Joseph Walther, Ph.D., an associate professor of communication, language, and literature at Troy, New York's Rensselaer Polytechnic Institute, found that people who use Internet dating services such as Match.com may achieve more beginning-stage emotional intimacy than they do in face-to-face situations. Single surfers don't have to worry about common first-impression concerns such as bad-hair days and wrinkled clothes, Walther points out. Plus, they don't see body-language cues such as shrugging and smirking that can create barriers in communication. Currently, cyber researchers believe that as much as 33 percent of friendships formed online eventually advance to face-to-face meetings.
When we are in emotional pain, our feelings often don't coincide with our intellect and instead manifest themselves as cravings that can prove unhealthy and self-destructive. Cravings usually plague people who have zero tolerance for a single lifestyle and want to jump into a new relationship as soon as their breakup is final. Also susceptible are individuals with low self-evaluation who are convinced they can't make it alone. Fortunately, while such cravings may feel overwhelming and unavoidable, Broder asserts that they don't have to be.
Take Julie*, a middle-aged student in Southern California whose need for immediate passion led her to make decisions despite intuitively knowing they were unwise. "I kept going out with men who did not have the potential for a long-term relationship," she confesses. "One had problems with his ex-wife, another wouldn't marry outside of his religion. After getting hurt many times, I finally decided to be more careful when choosing men. I'm still prone to my old behavior, but I'm more apt to say no to men who are a poor match for me."
To short-circuit cravings, Broder suggests doing something that actively breaks the pattern and makes you approach the situation in a healthier way. Call someone in your support group, share your unwanted tendencies and ask that he or she invite you out when you fall into bad habits. And consider keeping a journal of the things that successfully distract you from your urges, such as renting a funny movie or going for a long walk, that you can turn to the next time cravings crop up.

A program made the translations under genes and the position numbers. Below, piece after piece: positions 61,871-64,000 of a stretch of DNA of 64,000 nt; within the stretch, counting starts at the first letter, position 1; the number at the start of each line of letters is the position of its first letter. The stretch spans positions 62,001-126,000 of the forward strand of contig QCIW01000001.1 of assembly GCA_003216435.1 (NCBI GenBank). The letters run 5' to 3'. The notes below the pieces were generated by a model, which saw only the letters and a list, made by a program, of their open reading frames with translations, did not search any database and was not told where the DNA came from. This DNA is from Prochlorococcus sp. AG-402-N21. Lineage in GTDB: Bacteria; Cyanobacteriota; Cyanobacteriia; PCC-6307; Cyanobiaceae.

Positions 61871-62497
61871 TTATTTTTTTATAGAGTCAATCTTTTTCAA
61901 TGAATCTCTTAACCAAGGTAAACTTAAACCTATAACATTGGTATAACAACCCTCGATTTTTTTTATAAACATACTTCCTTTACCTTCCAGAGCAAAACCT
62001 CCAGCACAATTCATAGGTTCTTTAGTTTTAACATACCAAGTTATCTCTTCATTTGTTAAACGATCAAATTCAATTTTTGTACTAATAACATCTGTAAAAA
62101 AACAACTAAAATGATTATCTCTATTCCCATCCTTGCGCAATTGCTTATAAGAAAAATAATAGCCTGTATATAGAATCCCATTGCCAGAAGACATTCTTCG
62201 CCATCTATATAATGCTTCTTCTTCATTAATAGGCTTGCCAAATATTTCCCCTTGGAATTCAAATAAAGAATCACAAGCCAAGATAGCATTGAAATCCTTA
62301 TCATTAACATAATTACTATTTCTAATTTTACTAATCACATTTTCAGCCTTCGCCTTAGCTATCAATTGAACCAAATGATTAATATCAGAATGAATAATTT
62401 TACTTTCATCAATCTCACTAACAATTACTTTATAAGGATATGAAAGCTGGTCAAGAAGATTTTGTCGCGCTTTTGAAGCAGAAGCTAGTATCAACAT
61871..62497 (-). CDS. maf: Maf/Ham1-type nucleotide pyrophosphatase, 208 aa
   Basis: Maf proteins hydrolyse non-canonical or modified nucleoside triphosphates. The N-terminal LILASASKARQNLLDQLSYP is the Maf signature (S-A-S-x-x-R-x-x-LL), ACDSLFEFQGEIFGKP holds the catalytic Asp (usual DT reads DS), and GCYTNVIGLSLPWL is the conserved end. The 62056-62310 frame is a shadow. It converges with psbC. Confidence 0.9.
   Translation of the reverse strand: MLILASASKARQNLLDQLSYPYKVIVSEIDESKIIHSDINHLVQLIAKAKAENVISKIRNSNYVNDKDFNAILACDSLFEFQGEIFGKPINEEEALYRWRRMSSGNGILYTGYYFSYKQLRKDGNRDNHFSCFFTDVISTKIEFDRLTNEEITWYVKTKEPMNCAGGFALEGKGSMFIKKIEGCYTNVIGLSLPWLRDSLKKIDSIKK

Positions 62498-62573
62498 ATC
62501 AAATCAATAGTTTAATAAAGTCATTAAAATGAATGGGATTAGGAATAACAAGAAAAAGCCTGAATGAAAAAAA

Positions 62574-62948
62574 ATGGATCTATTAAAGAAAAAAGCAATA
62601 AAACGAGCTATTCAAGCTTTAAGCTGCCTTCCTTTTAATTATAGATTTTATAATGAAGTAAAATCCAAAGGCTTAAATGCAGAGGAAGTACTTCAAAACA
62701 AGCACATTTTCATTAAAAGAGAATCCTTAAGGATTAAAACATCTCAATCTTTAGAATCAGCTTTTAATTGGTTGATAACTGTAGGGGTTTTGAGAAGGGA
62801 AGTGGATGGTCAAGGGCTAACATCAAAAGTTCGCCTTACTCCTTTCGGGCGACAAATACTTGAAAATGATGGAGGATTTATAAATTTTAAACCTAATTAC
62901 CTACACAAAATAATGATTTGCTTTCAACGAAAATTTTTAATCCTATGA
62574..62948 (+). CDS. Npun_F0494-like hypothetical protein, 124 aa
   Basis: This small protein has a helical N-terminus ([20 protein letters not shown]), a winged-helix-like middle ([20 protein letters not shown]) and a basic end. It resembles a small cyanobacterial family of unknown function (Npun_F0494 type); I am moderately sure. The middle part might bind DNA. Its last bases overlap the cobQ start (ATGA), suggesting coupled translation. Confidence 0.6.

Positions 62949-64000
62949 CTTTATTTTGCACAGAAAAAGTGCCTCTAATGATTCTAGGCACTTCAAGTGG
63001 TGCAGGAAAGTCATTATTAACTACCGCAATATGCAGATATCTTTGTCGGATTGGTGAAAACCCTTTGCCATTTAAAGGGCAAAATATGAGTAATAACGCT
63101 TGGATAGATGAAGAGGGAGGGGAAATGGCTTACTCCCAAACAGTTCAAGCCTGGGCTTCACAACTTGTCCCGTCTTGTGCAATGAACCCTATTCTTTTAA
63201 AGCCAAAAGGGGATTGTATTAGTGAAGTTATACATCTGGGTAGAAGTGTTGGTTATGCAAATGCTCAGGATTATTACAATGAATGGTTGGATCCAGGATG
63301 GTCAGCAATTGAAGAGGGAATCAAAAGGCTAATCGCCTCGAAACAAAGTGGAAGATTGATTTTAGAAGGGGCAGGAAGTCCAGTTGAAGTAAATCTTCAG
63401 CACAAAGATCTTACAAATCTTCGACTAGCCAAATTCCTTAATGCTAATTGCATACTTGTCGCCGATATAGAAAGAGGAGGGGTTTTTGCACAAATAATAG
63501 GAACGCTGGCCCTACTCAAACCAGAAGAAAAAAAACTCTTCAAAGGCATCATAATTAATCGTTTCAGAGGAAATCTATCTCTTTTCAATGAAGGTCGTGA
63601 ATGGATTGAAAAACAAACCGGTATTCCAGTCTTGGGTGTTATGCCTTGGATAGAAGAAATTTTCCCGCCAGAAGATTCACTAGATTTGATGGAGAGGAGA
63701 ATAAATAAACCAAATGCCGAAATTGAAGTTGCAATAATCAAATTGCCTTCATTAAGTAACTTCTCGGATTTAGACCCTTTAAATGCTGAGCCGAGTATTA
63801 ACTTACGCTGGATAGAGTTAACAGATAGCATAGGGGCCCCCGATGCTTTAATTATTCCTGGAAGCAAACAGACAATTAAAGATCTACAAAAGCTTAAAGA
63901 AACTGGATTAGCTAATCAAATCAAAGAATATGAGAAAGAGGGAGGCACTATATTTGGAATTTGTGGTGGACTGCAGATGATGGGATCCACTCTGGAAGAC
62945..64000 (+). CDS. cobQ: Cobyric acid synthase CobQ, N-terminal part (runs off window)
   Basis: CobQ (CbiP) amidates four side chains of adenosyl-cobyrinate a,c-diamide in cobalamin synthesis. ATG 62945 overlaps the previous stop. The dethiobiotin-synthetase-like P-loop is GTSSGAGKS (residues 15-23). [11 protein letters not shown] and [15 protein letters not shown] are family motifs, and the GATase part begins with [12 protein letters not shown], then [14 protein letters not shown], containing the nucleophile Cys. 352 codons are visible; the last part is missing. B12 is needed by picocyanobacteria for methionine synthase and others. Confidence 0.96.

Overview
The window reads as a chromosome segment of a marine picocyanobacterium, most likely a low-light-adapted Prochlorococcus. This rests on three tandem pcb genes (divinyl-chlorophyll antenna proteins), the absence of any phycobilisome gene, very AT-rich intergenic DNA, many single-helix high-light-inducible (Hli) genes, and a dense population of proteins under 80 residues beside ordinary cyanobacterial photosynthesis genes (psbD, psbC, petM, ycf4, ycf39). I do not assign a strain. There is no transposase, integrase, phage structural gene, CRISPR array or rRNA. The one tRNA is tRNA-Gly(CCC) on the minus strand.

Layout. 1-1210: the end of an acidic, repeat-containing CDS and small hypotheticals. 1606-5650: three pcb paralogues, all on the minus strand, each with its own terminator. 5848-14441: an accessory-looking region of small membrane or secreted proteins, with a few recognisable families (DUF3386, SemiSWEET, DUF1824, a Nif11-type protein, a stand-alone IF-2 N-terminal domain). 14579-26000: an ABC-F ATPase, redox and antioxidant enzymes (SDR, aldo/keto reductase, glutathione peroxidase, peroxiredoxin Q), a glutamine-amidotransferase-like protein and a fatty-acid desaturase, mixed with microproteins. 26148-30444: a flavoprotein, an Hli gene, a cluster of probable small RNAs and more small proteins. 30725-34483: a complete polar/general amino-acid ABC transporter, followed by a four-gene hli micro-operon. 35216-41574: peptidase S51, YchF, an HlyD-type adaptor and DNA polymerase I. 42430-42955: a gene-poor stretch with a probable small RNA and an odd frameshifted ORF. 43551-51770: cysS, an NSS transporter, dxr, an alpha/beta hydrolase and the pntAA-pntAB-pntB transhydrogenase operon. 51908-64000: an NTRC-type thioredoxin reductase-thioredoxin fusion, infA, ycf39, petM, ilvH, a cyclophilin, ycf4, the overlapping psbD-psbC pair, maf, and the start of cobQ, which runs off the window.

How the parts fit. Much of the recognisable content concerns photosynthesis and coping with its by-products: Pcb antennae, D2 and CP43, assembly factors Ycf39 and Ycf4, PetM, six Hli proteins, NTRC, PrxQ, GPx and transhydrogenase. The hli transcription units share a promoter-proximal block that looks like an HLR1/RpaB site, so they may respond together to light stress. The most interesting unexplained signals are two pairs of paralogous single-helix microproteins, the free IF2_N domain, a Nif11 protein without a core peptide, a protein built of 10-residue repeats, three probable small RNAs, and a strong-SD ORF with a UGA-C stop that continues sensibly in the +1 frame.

Certain times of the year—holidays, anniversaries and birthdays, for instance—are harder to navigate than others because they are loaded with expectations and memories. After a separation or divorce, social configurations change, making feelings of loss and loneliness more intense. Perfectionists tend to struggle most during the holidays, according to Broder. High expectations lead them to dwell on favorite memories of their past and compare them with current situations.
Garrett*, an optometrist in his 40s, remembers that his first Christmas alone was a tough one. "Weeks prior to the holidays were extremely difficult because the traditions were highly disrupted," he says. "Not being in my own home and not having a closeness with someone was difficult, and I felt very much afraid of not finding someone again."
To cope, Garrett stuck close to his family. "You stitch together the connections that you have," he says. "It was piecemeal and patchwork, but it was critical for me. I also looked for other ways to divert my attention. I organized a staff party, participated in a musical and cooked at other people's homes."
Garrett got it right, according to Sally Karioth, Ph.D., R.N., an associate nursing professor at Florida State University and an expert on stress, grief, and trauma. Karioth points again to planning as the key to reducing stress and meeting new people. Don't be afraid to ask for help organizing new activities, and break tasks into smaller chores to fend off feelings of being overwhelmed. Broder also suggests avoiding holiday comparisons and focusing instead on the enjoyable aspects of current and future ones. "You'll get through, and then you won't fear it anymore," says Broder. "It may not be the best of your life, but it may not be the horror you thought it would be."
Ultimately, the best tip for re-entering the dating game is to explore various action strategies and choose those that are most comfortable for you. For some, getting into the right frame of mind before taking the leap is essential. For others, simply trying something new or even uncomfortable works. You know yourself best, so trust your inner wisdom. If you are ready to find new love, take heart: More than 40 percent of weddings in America are remarriages. But don't feel obligated to rush into another marriage, either—the U.S. Census Bureau reports that 60 percent of second marriages end in divorce. Now that you're single it's perfectly acceptable to remain so if that's what you prefer. As Broder says, "What you do with your life now is up to you."
*Names have been changed.